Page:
Most in Saint Charles would likely limit the extent of the landlord-tenant relationship to either businesses leasing commercial space or individuals paying for single-unit rental properties. Yet there are a number of other special business relationships that deal with residency that might also fall into this category. An unfamiliarity with these unique situations may be the reason why local property owners are so surprised to learn that legal issues that they are faced fall under landlord-tenant law. Thus, one should seek to clearly define the relationship that exists between them and their residential clients in order to be better prepared to respond to potential accusations of wrongdoing.
A retirement home in Massachusetts is currently having to deal with a dispute that was likely never anticipated: a lawsuit citing the Fair Housing Act. The facility itself is not licensed as a nursing home, rehab facility or skilled nursing center; instead, it rents individual rooms to elderly residents and offers its tenants shared services (such as community meals, as well as laundry and housekeeping services). It also asks residents to participate in mealtime religious devotionals.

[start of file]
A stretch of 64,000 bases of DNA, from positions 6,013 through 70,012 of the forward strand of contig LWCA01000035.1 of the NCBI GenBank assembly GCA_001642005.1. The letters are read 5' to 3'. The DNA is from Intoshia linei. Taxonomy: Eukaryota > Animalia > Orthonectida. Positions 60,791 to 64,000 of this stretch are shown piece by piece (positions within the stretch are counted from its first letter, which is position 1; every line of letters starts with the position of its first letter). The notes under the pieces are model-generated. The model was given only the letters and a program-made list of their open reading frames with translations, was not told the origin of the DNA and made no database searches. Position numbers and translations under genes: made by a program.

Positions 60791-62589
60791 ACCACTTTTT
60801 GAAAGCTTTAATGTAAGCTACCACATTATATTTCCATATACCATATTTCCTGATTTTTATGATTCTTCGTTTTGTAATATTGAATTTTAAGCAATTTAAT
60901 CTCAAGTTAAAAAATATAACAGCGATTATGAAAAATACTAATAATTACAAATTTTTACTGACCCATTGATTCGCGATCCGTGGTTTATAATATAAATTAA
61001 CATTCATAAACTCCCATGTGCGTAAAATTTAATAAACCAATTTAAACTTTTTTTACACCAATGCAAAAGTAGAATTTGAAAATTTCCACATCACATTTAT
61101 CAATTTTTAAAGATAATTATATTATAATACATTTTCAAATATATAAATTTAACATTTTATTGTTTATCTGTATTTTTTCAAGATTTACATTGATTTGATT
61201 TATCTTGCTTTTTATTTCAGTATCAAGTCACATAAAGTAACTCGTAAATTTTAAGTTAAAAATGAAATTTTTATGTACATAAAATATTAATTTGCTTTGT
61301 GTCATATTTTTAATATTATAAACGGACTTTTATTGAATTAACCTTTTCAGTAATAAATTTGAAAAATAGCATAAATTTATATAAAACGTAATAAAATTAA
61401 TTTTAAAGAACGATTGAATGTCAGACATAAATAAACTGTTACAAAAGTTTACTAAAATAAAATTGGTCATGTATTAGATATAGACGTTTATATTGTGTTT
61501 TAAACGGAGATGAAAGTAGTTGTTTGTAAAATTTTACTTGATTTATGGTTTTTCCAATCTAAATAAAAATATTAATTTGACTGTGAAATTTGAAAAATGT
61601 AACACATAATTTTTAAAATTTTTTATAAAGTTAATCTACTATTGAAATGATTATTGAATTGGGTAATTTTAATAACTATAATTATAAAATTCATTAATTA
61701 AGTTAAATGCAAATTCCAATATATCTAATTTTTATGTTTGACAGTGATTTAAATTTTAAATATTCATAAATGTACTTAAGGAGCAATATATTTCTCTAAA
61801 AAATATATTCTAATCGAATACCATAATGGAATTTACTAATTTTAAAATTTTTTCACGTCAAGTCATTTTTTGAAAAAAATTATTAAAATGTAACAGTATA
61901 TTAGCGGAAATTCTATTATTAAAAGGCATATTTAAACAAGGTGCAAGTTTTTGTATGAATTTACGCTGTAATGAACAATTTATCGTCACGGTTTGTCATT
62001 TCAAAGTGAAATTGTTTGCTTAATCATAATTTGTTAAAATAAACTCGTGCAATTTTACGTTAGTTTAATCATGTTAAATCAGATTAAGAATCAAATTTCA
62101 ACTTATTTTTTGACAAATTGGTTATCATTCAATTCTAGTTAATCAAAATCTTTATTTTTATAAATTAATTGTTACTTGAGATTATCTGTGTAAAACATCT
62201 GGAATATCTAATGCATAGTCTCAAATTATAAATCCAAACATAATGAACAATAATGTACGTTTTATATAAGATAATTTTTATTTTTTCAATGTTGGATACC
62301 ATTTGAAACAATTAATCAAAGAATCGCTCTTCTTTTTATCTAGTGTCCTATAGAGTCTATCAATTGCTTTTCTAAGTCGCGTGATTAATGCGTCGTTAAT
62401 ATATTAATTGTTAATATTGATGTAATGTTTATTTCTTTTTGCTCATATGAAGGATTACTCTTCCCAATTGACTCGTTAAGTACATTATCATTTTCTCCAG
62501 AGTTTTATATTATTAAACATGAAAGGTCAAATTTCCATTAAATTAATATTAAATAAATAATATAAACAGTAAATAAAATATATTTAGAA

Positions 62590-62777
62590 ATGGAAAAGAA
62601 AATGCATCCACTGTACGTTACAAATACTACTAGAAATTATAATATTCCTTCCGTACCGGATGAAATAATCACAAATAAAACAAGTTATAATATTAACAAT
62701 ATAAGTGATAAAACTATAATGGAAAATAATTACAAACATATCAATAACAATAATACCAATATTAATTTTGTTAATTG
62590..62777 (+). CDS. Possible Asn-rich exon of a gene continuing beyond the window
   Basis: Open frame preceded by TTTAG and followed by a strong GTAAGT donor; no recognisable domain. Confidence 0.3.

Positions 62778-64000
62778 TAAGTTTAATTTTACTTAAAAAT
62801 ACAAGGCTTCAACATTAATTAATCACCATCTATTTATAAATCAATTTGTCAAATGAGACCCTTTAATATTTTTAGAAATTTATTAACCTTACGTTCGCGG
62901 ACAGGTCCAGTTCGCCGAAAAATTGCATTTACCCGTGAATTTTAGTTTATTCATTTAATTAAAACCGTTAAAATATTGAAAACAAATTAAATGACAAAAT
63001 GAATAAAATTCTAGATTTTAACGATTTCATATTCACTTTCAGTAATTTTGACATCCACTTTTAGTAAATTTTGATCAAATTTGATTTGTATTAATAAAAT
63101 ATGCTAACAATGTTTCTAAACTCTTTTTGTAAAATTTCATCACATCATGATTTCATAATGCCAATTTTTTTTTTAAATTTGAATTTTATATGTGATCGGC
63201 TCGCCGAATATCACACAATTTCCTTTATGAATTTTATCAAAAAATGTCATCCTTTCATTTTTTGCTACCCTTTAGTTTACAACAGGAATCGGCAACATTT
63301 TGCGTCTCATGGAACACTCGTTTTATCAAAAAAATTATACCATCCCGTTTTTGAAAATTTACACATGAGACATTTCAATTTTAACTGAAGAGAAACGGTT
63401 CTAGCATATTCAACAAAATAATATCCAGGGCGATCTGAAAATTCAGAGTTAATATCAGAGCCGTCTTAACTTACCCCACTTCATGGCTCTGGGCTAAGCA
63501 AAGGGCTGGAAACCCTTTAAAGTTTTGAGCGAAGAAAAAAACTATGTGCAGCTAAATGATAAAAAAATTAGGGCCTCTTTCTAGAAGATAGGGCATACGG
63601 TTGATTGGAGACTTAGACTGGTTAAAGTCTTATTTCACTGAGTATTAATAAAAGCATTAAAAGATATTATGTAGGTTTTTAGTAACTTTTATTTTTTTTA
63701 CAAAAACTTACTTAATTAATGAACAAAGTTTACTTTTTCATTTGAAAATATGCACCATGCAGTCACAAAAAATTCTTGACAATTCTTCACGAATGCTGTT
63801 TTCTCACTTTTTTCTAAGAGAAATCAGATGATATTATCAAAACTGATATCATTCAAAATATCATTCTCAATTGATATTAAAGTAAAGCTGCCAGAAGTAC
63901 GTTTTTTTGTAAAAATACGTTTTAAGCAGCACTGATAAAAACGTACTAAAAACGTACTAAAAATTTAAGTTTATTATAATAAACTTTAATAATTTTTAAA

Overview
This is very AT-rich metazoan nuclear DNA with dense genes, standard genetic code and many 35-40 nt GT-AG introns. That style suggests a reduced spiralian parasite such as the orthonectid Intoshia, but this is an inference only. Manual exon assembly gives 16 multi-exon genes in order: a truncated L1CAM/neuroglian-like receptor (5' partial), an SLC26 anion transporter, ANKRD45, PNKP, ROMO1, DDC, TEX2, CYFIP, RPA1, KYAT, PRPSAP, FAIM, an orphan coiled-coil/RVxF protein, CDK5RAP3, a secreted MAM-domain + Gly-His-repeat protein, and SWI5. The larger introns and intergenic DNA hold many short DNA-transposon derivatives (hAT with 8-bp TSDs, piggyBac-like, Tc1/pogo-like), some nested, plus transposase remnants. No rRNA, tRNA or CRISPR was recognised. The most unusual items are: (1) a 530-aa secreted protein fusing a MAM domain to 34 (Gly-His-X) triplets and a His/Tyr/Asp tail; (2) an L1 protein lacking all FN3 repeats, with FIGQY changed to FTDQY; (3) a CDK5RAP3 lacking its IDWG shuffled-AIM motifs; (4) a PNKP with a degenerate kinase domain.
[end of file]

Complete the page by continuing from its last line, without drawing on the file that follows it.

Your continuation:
A current resident is suing the facility claiming that it is discriminating against him on the basis of his religious beliefs and his disabilities. His legal representation claims that forcing him to participate in religious activities is illegal, and that the facility would not allow accommodations to be made for him after he suffered a disabling fall.
As the property in this case does not fall under the purview of elder care facilities, standard landlord-tenant law may apply. Those who offer unique residential services such as those described above may be wise to seek the counsel of an attorney to understand exactly what regulatory standards they are held to.